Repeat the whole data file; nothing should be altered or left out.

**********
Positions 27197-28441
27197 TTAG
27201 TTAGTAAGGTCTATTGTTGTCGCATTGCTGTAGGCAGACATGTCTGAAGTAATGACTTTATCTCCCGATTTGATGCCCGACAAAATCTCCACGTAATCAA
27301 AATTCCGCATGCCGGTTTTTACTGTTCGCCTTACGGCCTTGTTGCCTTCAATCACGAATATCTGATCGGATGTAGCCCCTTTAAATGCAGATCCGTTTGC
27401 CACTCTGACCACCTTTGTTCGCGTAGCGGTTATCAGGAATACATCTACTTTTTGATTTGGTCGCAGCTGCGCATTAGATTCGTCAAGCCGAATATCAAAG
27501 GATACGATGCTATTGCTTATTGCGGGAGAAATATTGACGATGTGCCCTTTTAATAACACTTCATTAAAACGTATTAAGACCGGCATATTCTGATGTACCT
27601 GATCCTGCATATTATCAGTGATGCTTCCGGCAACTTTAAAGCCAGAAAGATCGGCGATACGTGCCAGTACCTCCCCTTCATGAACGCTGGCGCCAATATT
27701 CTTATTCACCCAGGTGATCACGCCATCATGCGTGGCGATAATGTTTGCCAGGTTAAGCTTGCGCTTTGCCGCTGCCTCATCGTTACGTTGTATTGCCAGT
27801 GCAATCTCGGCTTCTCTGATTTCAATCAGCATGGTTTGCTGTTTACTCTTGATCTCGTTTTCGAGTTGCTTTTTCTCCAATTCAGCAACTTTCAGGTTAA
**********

Positions 27197-28441
27197 TTAG
27201 TTAGTAAGGTCTATTGTTGTCGCATTGCTGTAGGCAGACATGTCTGAAGTAATGACTTTATCTCCCGATTTGATGCCCGACAAAATCTCCACGTAATCAA
27301 AATTCCGCATGCCGGTTTTTACTGTTCGCCTTACGGCCTTGTTGCCTTCAATCACGAATATCTGATCGGATGTAGCCCCTTTAAATGCAGATCCGTTTGC
27401 CACTCTGACCACCTTTGTTCGCGTAGCGGTTATCAGGAATACATCTACTTTTTGATTTGGTCGCAGCTGCGCATTAGATTCGTCAAGCCGAATATCAAAG
27501 GATACGATGCTATTGCTTATTGCGGGAGAAATATTGACGATGTGCCCTTTTAATAACACTTCATTAAAACGTATTAAGACCGGCATATTCTGATGTACCT
27601 GATCCTGCATATTATCAGTGATGCTTCCGGCAACTTTAAAGCCAGAAAGATCGGCGATACGTGCCAGTACCTCCCCTTCATGAACGCTGGCGCCAATATT
27701 CTTATTCACCCAGGTGATCACGCCATCATGCGTGGCGATAATGTTTGCCAGGTTAAGCTTGCGCTTTGCCGCTGCCTCATCGTTACGTTGTATTGCCAGT
27801 GCAATCTCGGCTTCTCTGATTTCAATCAGCATGGTTTGCTGTTTACTCTTGATCTCGTTTTCGAGTTGCTTTTTCTCCAATTCAGCAACTTTCAGGTTAA